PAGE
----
Lawyer steps out of office to climb Africa's tallest mountain
WHEN Josh Fox decided he needed a holiday, little did he know he would end up climbing the tallest mountain in Africa.
The Rockhampton lawyer went well outside of his comfort zone when he got the chance to head to Mount Kilimanjaro in September with a group of people he didn't know.
The trip came about when Josh headed to The Bulletin's Link Lunches series which featured guest speaker Sebastian Terry.
Sebastian is known for his book and website, 100 Things, which follows Sebastian on adventures around the world as he works through his list of life goals.
Josh, who owns Fox Law, was given Sebastian's book by a friend and decided to go along to the lunch to hear Sebastian speak. That night, he hopped on his website and decided to do some research on a potential holiday.
The 30-year-old said he decided to embark on a group adventure to Mount Kilimanjaro, in Tanzania, because he "wanted to do something very different".
"I sit here doing office work (most days), and I guess I wanted to do something that caused me to grow as a person," Josh said.
The climb proved to be the challenge Josh was seeking in life and he said it was more difficult than he realised.
"You walk about 10-15km a day, that's not a normal part of my life," Josh said.
Training consisted of Josh tackling Mount Archer once a week.
"(Mount Kilimanjaro) is a five-day hike, three days up the summit, then down," he said. "You get out of breath and if it wasn't at an altitude it would be a doable walk for most people.
"The last night you are going up the final crater of the volcano and at the highest point, the oxygen is at 50% of what is normal.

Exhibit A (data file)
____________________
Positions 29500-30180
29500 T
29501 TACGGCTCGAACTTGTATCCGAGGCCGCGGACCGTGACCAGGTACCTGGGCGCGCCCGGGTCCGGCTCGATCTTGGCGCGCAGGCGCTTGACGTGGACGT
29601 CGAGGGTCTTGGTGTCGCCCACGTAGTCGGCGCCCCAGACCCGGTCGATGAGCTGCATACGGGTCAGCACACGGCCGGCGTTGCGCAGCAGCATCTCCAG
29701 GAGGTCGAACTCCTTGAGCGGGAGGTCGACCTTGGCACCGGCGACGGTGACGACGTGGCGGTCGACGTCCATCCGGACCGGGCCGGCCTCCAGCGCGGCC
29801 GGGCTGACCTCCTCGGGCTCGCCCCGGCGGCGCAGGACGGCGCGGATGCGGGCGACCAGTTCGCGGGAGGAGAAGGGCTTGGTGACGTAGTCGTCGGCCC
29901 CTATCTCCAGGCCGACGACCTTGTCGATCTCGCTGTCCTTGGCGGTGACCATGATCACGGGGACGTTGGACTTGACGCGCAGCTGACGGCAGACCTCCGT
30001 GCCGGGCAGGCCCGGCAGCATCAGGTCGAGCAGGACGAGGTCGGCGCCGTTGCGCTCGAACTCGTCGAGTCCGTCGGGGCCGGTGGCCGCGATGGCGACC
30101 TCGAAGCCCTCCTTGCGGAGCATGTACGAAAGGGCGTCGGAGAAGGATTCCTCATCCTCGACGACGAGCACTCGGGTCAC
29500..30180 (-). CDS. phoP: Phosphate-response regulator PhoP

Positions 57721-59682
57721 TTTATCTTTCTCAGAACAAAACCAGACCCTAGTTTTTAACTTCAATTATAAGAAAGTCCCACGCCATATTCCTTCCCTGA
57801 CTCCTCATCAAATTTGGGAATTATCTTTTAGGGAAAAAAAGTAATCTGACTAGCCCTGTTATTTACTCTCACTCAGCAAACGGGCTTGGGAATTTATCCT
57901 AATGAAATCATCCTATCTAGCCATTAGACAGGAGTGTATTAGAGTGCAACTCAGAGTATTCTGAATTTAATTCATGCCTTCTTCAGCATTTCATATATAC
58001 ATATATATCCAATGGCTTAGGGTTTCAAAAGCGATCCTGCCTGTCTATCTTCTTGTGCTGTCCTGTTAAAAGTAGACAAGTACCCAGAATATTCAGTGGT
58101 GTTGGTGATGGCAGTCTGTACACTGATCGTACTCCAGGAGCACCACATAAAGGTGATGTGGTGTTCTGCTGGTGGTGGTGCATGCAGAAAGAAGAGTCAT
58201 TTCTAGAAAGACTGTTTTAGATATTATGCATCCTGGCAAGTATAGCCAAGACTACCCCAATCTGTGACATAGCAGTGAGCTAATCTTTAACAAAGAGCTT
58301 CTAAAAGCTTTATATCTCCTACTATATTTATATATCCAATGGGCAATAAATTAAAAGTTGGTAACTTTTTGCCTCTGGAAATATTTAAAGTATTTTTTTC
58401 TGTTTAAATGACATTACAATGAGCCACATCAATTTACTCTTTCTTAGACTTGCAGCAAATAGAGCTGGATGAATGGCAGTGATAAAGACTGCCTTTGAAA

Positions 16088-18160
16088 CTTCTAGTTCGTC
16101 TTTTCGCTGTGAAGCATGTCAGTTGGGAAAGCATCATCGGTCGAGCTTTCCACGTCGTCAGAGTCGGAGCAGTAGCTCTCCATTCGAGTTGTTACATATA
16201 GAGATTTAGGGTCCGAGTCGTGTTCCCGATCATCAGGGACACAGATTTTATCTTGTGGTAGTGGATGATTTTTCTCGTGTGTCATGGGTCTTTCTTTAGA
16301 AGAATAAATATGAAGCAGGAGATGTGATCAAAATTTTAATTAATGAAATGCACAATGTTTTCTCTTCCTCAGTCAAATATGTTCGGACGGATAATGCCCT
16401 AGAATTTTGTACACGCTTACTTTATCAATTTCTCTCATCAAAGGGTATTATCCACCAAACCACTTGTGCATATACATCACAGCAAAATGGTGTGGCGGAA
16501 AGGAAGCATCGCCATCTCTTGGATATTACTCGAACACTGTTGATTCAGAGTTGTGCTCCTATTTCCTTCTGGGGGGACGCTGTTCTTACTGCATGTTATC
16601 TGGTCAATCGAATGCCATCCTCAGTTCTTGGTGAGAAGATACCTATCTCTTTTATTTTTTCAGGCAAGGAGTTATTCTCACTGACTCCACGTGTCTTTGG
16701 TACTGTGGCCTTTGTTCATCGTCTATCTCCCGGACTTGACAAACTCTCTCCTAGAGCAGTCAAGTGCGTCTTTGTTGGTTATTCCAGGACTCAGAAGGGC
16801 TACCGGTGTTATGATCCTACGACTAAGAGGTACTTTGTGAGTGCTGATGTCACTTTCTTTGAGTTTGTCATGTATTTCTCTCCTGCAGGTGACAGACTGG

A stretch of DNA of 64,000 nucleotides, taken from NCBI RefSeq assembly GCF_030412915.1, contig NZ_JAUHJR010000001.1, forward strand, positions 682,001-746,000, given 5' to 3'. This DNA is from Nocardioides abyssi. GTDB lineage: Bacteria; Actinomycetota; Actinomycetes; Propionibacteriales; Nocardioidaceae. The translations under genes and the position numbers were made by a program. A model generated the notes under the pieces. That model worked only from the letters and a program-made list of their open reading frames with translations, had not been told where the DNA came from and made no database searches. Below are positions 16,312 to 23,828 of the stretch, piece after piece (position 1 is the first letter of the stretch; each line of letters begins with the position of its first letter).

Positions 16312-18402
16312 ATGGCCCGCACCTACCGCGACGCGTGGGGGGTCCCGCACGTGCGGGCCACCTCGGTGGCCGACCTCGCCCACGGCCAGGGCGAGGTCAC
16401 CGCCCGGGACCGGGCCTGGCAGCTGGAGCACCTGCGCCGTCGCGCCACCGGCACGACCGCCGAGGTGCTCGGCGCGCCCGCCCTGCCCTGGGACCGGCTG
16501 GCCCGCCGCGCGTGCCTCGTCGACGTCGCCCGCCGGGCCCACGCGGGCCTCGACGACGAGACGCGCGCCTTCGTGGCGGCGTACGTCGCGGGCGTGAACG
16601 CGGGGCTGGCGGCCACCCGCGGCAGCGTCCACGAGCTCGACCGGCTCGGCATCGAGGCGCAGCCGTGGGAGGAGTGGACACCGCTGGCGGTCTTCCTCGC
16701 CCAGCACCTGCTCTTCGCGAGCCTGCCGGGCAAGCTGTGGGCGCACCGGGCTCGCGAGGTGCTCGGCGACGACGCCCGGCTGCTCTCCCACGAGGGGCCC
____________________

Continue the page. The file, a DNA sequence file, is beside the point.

"You feel like you're 90 years old just the way you're walking but your heart rate is going fast as if you're running.
"They start the summit attempt in the middle of the night and it's a mental battle, just like you're doing a long-distance run, you want to stop to make the pain go away but you need to tell yourself to keep going."
After reaching the summit and seeing what he had achieved, Josh said he was more motivated than ever.
While Josh is keen for another adventure, he hasn't settled on his next one yet.
However, he said meeting and trekking with Sebastian also added to his motivation.
"You get inspired by people like Seb," Josh said.
"I think he's kind of doing the things that are making him happy, which is something not a lot of people have the guts to do."
Josh said the trip has inspired him to begin filling his life with more memorable moments and to take a break and head out on more adventures.
25,000 people attempt to summit it each year; about two-thirds are successful. Altitude-related problems is the most common reason climbers turn back
The mountain's snow caps are diminishing, having lost more than 80% of their mass since 1912
The oldest person ever to summit the mountain was 87 years old
It is the highest free-standing mountain in the world
It has three volcanic cones, Mawenzi, Shira and Kibo. Mawenzi and Shira are extinct but Kibo, the highest peak, is dormant and could erupt again